Applied Finite Element Methods

5 credits

Syllabus, Master's level, 1TD056

Education cycle
Second cycle
Main field(s) of study and in-depth level
Computational Science A1F, Computer Science A1F, Technology A1F
Grading system
Fail (U), Pass (3), Pass with credit (4), Pass with distinction (5)
Finalised by
The Faculty Board of Science and Technology, 20 October 2022
Responsible department
Department of Information Technology

Entry requirements

120 credits in science/engineering including 30 credits in mathematics, where 5 credits linear algebra and 5 credits several variable calculus must be covered. Participation in Scientific Computing III or Scientific Computing for Partial Differential Equations. Proficiency in English equivalent to the Swedish upper secondary course English 6.

Learning outcomes

On completion of the course, the student should be able to:

  • explain fundamental concepts in mathematical modelling with partial differential equation, and fundamental properties for elliptic, parabolic and hyperbolic equations;
  • formulate and with a computer solve second order elliptic boundary value problems in one and two spatial dimension using the finite element method.
  • derive error bounds for elliptic equations in one and two spatial dimensions, and be able to use these error bounds to construct adaptive algorithms for local mesh refinement.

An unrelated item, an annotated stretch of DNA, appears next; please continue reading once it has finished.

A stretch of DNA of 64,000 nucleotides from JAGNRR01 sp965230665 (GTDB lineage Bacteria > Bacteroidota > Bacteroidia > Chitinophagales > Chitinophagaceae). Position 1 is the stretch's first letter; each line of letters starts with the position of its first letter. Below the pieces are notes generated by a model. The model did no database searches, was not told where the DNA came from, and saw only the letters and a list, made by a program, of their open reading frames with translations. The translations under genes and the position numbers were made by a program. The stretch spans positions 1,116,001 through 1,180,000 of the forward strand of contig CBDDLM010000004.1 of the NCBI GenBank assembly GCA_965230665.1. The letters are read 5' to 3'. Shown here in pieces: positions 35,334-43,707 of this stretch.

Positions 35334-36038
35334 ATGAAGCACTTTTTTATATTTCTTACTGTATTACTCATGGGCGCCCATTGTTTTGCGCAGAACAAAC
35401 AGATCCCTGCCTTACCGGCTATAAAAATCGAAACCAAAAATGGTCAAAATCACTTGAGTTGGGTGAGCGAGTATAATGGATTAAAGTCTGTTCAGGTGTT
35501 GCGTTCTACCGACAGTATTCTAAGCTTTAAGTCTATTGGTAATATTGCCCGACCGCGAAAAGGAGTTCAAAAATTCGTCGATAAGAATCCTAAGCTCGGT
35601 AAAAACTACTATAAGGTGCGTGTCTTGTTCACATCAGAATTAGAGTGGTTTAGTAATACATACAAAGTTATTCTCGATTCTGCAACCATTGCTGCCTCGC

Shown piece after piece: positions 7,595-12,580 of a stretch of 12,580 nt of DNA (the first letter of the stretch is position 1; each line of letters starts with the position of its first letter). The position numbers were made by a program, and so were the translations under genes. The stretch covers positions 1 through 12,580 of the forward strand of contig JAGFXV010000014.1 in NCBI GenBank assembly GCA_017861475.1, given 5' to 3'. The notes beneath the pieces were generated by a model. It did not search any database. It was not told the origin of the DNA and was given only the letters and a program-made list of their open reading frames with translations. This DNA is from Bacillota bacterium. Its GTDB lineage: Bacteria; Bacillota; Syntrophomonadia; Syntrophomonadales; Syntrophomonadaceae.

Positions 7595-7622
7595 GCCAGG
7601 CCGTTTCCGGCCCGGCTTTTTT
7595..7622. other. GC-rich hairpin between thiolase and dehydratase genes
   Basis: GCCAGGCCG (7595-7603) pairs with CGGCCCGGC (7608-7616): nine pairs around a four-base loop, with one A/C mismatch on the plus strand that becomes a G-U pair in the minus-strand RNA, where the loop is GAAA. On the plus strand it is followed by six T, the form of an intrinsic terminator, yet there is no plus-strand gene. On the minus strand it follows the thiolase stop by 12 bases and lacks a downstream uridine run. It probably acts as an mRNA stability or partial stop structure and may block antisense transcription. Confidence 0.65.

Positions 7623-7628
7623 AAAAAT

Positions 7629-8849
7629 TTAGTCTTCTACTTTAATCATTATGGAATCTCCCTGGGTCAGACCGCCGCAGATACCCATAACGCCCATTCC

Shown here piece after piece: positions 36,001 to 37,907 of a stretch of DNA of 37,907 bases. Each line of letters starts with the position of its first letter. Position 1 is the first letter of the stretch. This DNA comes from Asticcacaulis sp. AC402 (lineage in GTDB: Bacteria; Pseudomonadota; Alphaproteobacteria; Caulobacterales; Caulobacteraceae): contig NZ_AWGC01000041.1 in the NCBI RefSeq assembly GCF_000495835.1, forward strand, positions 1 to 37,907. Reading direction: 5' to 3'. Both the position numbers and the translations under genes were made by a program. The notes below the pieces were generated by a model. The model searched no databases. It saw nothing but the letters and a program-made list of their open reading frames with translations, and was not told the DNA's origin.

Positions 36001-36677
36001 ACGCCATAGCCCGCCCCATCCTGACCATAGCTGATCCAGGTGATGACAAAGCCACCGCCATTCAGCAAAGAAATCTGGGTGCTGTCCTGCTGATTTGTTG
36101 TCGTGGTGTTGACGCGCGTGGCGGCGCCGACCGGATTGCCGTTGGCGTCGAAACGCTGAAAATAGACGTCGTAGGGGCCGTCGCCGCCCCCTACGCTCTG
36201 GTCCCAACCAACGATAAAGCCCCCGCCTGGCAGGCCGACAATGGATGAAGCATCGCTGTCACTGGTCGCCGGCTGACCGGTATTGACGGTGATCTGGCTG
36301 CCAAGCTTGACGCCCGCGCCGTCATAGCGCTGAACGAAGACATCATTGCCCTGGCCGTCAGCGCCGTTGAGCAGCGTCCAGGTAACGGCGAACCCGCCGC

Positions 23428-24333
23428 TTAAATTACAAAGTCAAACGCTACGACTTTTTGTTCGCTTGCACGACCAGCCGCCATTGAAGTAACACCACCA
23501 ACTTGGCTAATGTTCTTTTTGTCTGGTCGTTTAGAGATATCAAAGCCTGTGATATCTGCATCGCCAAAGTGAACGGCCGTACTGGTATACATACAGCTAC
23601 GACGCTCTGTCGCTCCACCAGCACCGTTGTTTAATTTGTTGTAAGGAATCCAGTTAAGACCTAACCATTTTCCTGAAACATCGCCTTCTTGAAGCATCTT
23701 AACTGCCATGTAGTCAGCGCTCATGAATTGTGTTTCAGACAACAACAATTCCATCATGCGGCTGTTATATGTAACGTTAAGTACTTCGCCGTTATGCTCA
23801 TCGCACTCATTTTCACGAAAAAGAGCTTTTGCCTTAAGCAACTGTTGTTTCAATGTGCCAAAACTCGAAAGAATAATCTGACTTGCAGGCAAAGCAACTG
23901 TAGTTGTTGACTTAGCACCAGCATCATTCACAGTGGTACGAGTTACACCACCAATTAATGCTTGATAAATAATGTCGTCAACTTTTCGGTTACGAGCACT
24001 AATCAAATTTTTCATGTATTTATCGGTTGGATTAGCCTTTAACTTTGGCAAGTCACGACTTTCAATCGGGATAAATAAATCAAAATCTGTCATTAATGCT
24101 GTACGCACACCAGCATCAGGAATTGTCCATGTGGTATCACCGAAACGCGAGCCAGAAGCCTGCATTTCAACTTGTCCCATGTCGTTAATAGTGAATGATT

• solve parabolic and hyperbolic partial differential equations using the finite element method in space and finite differences in time, and to compare different time stepping algorithms and choose appropriate algorithms for the problem at hand.
  • use finite element software to solve more complicated problems, such as coupled systems of equations.
  • evaluate different techniques for solving problems and be able to motivate when to use existing software and when to write new code.


The content in the course is built up around a design problem, to solve a coupled physics model. This includes modifing the geometry and ensuring that the accuracy is at least as good as prescribed accuracy.

Classes of problems covered in the course are elliptic boundary value problems, hyperbolic and parabolic time dependent problems.

The Finite element tools used are surface representation in CAD systems, discrete finite element spaces in 1D and 2D, piecewise polynomial approximation (interpolation and projection, quadratures), mesh generation (triangulation in 1D and 2D, local mesh refinement, Delaunay and Voronoi).

Variational formulation, Galerkin FEM (Finite Element Method) in 1D and 2D including time-dependent problems, standard stability estimates, a priori and a posteriori error estimates in 1D for elliptic problems, a priori for 2D for elliptic problems).


Lectures, computer labs and assignments.


Written exam (3hp) and assignments (2hp).

If there are special reasons for doing so, an examiner may make an exception from the method of assessment indicated and allow a student to be assessed by another method. An example of special reasons might be a certificate regarding special pedagogical support from the disability coordinator of the university.